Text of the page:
Halifax bomber JN886, Blackley, Manchester

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Halifax bomber JN886, Blackley, Manchester

Halifax bomber JN886 of 1666 Heavy Conversion Unit crashed in Blackley (pronounced Blake-ley) in the northern suburbs of Manchester with the loss of 3 of the 7 crew members. All but one on board were Canadian.

The bomber took off from RAF Wombleton in Yorkshire on a cross country / bombing practice exercise on the evening of October 4th, 1944. Despite the starboard inner engine failing, the pilot decided to continue, perhaps reasoning that it was good practice for the crew to deal with flying with an engine out? Whatever the reason, after 5 hours of flying on 3 engines, the starboard outer engine also packed in.

Circling above north Manchester, Flying Officer Cooke ordered the crew to bale out while he looked for somewhere to try to crash land the Halifax. Only 3 managed to do so (and they were so low they were injured in the process) before the bomber crashed through the churchyard of St Andrews shortly after midnight. The wreck came to a halt in a field, narrowly missing the surrounding houses. One man, Sergeant Craig, survived the crash.

The priest of St Andrews Church (Rev Ian Fellows, I believe) kindly pointed out the area where he understood the plane finally came to rest, which is over to the left and beyond the trees in the view above. He wasn’t aware of the aircraft scraping the wall of the church as one reference states.

CREW
F/O M J G Cooke RCAF, killed
Sgt C G Ayres RAF, killed
Sgt J S Turnbull RCAF, baled out – injured
F/S H A Wintermute RCAF, killed
Sgt J A Murden RCAF, baled out – injured
Sgt K G Rose RCAF, baled out – injured
Sgt J A Craig RCAF, injured

The wreck of Halifax JN886, which narrowly missed the suburban housing.
Photo from the Manchester Evening News
MEN1

St Andrew’s Church, Blackley, Manchester.
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Details from;
RAF Bomber Command Losses Volume 8 (2003) W R Chorley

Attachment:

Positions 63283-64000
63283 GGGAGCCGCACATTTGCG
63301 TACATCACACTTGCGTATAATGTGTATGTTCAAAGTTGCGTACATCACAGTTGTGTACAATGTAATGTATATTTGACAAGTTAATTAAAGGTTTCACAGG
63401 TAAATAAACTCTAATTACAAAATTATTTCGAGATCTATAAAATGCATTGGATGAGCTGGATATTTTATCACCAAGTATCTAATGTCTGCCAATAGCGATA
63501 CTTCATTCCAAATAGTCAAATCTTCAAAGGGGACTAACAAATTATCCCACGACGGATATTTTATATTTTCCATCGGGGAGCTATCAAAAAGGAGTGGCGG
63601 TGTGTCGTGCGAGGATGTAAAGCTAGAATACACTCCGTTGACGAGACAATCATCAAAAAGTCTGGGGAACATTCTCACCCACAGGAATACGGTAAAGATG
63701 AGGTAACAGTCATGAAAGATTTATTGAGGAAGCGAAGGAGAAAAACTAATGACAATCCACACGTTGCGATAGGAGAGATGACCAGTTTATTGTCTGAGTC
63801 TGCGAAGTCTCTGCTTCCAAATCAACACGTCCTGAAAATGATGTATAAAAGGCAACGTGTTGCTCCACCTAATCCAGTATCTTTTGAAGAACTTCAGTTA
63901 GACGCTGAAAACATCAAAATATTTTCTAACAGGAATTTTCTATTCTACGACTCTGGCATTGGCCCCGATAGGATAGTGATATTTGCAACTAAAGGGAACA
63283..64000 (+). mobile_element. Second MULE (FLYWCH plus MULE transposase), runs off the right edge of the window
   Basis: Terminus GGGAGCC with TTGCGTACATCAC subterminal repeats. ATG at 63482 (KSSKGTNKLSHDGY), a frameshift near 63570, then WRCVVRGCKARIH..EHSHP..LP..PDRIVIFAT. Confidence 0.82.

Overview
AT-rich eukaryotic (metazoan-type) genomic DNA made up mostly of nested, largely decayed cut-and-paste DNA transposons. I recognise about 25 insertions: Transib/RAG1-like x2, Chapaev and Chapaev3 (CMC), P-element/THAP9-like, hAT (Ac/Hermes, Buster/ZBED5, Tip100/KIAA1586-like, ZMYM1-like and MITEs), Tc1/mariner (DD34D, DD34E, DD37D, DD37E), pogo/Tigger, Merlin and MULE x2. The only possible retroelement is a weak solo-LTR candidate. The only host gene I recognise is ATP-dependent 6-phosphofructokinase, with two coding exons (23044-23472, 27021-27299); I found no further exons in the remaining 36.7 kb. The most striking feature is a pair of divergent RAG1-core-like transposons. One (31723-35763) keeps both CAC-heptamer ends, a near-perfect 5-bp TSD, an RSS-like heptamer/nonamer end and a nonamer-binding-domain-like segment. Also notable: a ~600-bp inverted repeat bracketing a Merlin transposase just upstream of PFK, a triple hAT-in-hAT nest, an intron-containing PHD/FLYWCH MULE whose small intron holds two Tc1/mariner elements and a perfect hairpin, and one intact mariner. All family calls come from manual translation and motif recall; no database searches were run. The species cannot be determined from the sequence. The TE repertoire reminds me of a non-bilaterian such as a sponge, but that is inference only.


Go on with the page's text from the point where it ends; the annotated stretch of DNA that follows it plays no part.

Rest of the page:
Moston and Middleton Express (13 Jan 1994)
Manchester Evening News (5 October 1944)

31 comments on “Halifax bomber JN886, Blackley, Manchester
  1. Anonymous says:

    woooooooooooow
    amazing 🙂

  2. Anonymous says:

    woooooooooooow
    amazing 🙂

  3. Tech Owl says:

    Full account as usual Ian – interesting shot to go with the detail

  4. pasujoba says:

    Well done Ian , you finally got to the bottom of it .
    lots of work researching this one by the looks of things .
    Another unusual main photo too . good to mix things up a little .

  5. redrocker_9 says:

    Very nice image to go with the details Ian~

  6. Never Was An Arrow II says:

    Hi, I’m an admin for a group called This Museum Called Canada, and we’d love to have this added to the group!

  7. Never Was An Arrow II says:

    Hi Ian, most Canadians in the RAF were RCAF folk so…I’m an admin for a group called RCAF, and we’d love to have this added to the group!

  8. Ian D B says:

    thanks all, and thanks for the invites too.

  9. Mary Liquid says:

    Superb pictures and very interesting account. Smart work.

  10. andyholmfirth says:

    Lovely image Ian.

  11. Corwin's Trumps says:

    An excellent narration for this extremely unfortunate event.

    Seen in Canadian History (?)

  12. mick cooke says:

    great story to go with the photos

  13. Pleasureprinciple2012 says:

    Excellent detail dealing with a mighty sad subject. Might just cancel my subscription to "Britain at War" and read your photo entries instead!

  14. obie10 says:

    I remember as a 7 year old visiting the crash scene within hours of the crash,
    also around the same time about 100 yards or so away a barrage balloon which set on fire

  15. Ian D B says:

    [http://www.flickr.com/photos/44345774@N07] obie10
    Thanks for commenting. What do you recall of it? Where did the bomber come down in your memory of events? Was the barrage balloon on fire connected?
    Thanks
    Ian

  16. obie10 says:

    Hello Ian. How well do you know that area. Have had a look on Google maps and the cottages which are in the backgroung in your photo are still there

  17. Ian D B says:

    [http://www.flickr.com/photos/44345774@N07] obie10
    Maybe I should go back. I am pretty certain the Halifax came down in the view but where it ended up is probably more to the left. Will need to check again. Would you please send me a Googlemap link to where the buildings are? Is it Crab Lane?

  18. obie10 says:

    I would an need email addres to send a link unless there is ssome other way. but if you like I can meet you there and show you . Any morning will do

  19. Ian D B says:

    Thanks for that. I have just had a week off so it’ll be unlikely I will be free any time soon, kind of you to offer though, may well take you up on that one weekend. Meanwhile you could send the link via Flickrmail or just post it here in the comments? Appreciate your help.

  20. John Sheldon says:

    HI. MY NAME IS JOHN SHELDON I HAVE LIVED AT 79 CRAB LANE FOR NEARLY 30 YEARS, MY GARDEN OVERLOOKS THE CRASH SITE. THE STORY I HAVE BEEN TOLD IS THAT THE PLANE HIT AN END TERRACED HOUSE, THERE USED TO BE 4 HOUSES,71 TO 75 YOU CAN SEE THESE IN OLD PHOTOS NO71 CRAB WAS DEMOLISHED, THERE ARE NOW 3 HOUSES.A FEW YEARS AGO THE OWNER OF 77 FOUND WHAT HE THOUGHT WAS A HUMAN VERTEBRA WHILST TENDING HIS GARDEN,AND SHOWED IT TO ME HE HAD NO KNOWLEDGE OF ANY PLANE CRASH IT WAS THEN TOLD HIM ABOUT THE CRASH.